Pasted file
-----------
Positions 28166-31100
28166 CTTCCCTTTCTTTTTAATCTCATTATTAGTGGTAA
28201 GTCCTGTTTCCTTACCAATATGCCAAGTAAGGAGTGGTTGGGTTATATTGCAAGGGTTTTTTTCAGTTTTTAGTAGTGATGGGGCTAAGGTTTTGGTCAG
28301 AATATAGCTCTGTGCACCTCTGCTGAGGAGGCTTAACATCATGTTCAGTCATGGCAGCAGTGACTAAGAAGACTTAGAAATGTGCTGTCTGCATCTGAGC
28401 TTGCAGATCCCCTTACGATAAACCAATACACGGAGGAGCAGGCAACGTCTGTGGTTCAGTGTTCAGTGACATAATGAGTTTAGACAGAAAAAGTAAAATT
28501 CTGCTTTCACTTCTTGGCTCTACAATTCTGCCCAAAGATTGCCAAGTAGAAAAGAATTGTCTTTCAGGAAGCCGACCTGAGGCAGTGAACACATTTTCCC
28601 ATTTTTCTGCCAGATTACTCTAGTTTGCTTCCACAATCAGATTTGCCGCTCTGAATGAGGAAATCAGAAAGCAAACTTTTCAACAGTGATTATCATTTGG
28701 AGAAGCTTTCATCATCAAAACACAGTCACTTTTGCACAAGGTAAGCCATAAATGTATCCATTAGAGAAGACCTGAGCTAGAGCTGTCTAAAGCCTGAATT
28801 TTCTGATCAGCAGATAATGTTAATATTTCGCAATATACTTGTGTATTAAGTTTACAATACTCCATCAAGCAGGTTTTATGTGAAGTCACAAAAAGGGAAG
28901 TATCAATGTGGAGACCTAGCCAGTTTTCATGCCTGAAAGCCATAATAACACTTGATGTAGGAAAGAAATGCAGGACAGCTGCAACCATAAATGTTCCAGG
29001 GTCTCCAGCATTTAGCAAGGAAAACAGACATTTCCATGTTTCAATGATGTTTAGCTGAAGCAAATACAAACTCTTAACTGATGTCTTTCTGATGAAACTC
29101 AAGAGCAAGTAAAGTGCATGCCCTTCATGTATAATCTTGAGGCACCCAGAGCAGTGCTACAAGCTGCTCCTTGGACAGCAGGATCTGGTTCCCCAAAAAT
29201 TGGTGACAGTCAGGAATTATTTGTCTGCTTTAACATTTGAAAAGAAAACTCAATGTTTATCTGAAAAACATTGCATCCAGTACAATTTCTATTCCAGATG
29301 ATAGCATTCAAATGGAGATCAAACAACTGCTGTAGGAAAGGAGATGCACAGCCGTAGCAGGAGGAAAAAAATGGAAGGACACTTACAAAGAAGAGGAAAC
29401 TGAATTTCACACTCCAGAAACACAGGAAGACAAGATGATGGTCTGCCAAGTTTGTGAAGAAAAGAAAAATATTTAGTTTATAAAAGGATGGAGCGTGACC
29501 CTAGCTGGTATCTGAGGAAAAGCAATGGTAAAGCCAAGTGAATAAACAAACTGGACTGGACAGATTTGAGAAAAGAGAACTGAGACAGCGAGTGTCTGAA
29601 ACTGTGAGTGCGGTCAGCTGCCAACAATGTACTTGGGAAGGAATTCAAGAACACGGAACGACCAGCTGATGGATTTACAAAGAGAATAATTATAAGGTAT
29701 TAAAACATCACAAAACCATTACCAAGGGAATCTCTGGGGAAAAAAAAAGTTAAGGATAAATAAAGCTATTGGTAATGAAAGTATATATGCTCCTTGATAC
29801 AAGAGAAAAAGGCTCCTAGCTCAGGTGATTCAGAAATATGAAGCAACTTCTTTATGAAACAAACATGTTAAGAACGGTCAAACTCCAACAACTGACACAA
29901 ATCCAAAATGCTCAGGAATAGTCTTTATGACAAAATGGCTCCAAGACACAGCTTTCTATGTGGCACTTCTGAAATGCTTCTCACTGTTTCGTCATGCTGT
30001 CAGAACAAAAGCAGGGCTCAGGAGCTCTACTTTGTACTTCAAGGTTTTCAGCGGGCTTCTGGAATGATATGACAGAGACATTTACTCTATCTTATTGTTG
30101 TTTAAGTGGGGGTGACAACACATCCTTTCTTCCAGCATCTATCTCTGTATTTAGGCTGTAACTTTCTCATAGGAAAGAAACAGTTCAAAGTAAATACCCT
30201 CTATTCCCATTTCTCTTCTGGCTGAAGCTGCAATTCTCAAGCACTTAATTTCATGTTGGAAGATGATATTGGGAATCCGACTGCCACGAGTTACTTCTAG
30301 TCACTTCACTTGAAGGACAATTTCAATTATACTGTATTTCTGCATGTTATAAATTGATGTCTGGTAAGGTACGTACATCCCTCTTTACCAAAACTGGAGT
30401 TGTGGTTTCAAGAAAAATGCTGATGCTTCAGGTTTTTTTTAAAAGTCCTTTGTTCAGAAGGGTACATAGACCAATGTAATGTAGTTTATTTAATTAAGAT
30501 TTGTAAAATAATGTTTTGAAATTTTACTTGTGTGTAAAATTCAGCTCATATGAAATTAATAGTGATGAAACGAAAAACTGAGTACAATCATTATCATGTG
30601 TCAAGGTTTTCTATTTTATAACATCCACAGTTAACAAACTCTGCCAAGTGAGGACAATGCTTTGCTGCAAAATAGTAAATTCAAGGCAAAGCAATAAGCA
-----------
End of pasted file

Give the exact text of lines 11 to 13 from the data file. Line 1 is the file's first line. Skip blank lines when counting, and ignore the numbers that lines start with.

29001 GTCTCCAGCATTTAGCAAGGAAAACAGACATTTCCATGTTTCAATGATGTTTAGCTGAAGCAAATACAAACTCTTAACTGATGTCTTTCTGATGAAACTC
29101 AAGAGCAAGTAAAGTGCATGCCCTTCATGTATAATCTTGAGGCACCCAGAGCAGTGCTACAAGCTGCTCCTTGGACAGCAGGATCTGGTTCCCCAAAAAT
29201 TGGTGACAGTCAGGAATTATTTGTCTGCTTTAACATTTGAAAAGAAAACTCAATGTTTATCTGAAAAACATTGCATCCAGTACAATTTCTATTCCAGATG